Avalara MyLodgeTax > Blog > State and Local News > Clark County, Nevada, passes new short-term rental rules to comply with state law

Clark County, Nevada, passes new short-term rental rules to comply with state law

  • Jul 12, 2022 | Jennifer Sokolowsky

Clark County, Nevada

Clark County has approved an ordinance that allows short-term rentals. Hosts must register with the city, collect lodging taxes from guests, and follow other rules.

State legislation, passed last year, requires Clark County, along with the cities of Las Vegas, Henderson, and North Las Vegas, to regulate vacation rentals. The new state law went into effect July 1, 2022. Previously, short-term rentals were banned in unincorporated areas of the county. Las Vegas, Henderson, and North Las Vegas already had vacation rental rules in place, so they did not have to pass new regulations to comply with the state law.

Under the new Clark County measure, operators must:

  • Hold a state business license
  • Apply for a local short-term rental license and pay annual fees of $750 for three or fewer bedrooms, and $1,500 for more than three bedrooms, plus a $150 fee for a required safety inspection
  • Designate a local representative for the rental who is available 24 hours a day/seven days a week and can respond to any issues within 30 minutes
  • Maintain liability coverage
  • Collect transient lodging taxes from guests and file transient lodging tax returns with the county
  • Install noise-monitoring devices at the property lines of their front and back yards, as well as around outdoor pools and spas

Between approximately September 1, 2022, and March 1, 2023, prospective hosts may apply to be included in a license lottery. Those chosen by the lottery may go on to apply for a county short-term rental license.

Other county rules include:

  • Vacation rental licenses are limited to 1% of housing stock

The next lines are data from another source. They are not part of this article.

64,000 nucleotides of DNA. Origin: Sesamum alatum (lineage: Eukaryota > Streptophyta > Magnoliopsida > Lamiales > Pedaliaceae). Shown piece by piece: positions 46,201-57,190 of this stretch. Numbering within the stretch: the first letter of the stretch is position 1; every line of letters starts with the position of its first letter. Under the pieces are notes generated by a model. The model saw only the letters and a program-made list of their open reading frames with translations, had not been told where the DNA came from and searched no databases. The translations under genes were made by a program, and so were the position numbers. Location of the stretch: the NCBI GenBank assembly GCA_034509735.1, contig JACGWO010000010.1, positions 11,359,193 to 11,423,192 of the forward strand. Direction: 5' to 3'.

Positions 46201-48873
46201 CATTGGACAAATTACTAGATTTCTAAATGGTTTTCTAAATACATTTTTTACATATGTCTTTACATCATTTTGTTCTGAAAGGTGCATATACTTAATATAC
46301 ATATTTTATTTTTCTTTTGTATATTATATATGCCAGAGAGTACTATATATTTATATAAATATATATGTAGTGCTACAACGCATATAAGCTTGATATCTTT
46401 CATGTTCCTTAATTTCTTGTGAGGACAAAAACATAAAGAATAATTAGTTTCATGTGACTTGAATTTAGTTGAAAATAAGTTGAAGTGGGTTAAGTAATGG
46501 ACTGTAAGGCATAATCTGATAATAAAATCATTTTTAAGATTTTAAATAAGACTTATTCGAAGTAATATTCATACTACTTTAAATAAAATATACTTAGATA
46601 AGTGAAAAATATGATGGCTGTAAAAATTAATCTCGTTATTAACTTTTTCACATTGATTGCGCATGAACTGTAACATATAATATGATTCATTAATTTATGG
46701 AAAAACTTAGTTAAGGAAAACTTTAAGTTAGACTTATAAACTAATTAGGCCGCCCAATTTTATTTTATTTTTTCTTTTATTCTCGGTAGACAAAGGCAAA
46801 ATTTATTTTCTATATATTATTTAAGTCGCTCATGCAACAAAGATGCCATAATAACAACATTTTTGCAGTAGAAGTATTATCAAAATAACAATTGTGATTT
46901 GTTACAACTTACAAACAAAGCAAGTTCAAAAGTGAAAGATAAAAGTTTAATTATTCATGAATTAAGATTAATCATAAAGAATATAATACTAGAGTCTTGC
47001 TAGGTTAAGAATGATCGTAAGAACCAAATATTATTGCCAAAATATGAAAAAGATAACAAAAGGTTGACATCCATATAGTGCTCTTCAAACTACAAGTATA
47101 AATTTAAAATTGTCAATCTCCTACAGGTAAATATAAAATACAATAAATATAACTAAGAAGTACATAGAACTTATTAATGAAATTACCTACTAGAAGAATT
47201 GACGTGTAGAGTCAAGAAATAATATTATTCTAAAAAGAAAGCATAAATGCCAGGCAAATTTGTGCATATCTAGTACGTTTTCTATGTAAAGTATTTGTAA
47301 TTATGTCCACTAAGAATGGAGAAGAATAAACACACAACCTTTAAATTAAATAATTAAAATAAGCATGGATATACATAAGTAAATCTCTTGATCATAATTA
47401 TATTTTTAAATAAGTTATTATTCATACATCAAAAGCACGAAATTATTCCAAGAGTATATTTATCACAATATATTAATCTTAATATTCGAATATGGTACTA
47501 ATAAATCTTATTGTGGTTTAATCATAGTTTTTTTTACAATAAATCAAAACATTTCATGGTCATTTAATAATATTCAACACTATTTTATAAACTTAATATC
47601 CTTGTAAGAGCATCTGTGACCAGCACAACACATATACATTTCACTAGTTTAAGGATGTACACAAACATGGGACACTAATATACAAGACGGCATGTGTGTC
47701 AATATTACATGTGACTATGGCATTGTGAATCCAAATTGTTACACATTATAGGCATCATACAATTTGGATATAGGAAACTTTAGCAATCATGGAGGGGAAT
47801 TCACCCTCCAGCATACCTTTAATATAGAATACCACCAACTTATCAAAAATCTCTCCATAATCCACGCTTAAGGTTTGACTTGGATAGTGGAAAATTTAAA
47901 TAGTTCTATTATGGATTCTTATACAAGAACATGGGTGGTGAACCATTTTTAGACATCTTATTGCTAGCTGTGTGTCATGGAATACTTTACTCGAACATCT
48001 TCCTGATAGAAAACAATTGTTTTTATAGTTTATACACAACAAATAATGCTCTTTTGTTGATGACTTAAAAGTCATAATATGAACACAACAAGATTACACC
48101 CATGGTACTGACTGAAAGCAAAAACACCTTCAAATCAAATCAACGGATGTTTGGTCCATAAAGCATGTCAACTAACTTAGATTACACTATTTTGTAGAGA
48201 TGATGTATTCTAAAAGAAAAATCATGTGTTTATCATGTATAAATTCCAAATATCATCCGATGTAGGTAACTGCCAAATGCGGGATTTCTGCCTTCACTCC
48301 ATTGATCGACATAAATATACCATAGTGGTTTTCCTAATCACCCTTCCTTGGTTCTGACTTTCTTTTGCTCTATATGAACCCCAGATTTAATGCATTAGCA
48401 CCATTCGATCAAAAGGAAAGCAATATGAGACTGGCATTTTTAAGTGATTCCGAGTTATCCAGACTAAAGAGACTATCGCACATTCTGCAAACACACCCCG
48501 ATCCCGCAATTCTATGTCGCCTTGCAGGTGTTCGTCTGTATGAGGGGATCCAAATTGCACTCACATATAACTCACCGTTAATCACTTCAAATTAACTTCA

• Operators may hold no more than one license per person
  • No more than two guests per bedroom are allowed to stay in a short-term rental property, with a limit of 10 people total
  • Guests must stay a minimum of two nights for every reservation
  • Short-term rental properties must be located at least 1,000 feet away from each other and at least 2,500 feet from a resort casino
  • Vacation rentals within a multifamily dwelling are limited to no more than 10% of units, but are prohibited in apartment buildings
  • Short-term rentals are prohibited in Bunkerville Township, Mesquite Township, Moapa Township, Moapa Valley Township, and Mt. Charleston
  • Short-term rentals are not allowed in communities with homeowners associations unless the association expressly allows them
  • Licensed short-term rental operators who violate the law may be fined up to $1,000, while unlicensed vacation rentals may be subject to a fine of up to $10,000

The county has also spelled out laws for “accommodations facilitators,” including short-term rental marketplaces such as Airbnb and Vrbo. Accommodations facilitators are required to verify short-term rental property licenses before listing, and to remove properties if requested by the county. They’re also responsible for collecting short-term rental taxes from guests and submitting monthly reports offering data on their bookings. Currently, neither Airbnb nor Vrbo collect lodging taxes on behalf of hosts in Clark County.

MyLodgeTax can help short-term rental hosts automate lodging tax to streamline and simplify their lodging tax compliance. For more information on short-term rental taxes, see our Nevada Vacation Rental Tax Guide. If you have tax questions related to vacation rental properties, drop us a line and we’ll get back to you with answers.

Lodging tax rates, rules, and regulations change frequently. Although we hope you'll find this information helpful, this blog is for informational purposes only and does not provide legal or tax advice.
Avalara Author
Jennifer Sokolowsky
Avalara Author Jennifer Sokolowsky
Jennifer Sokolowsky writes about tax, legal, and tech topics. She has an extensive international background in journalism and marketing, including work with The Seattle Times, The Prague Post, Avvo, and Marriott.
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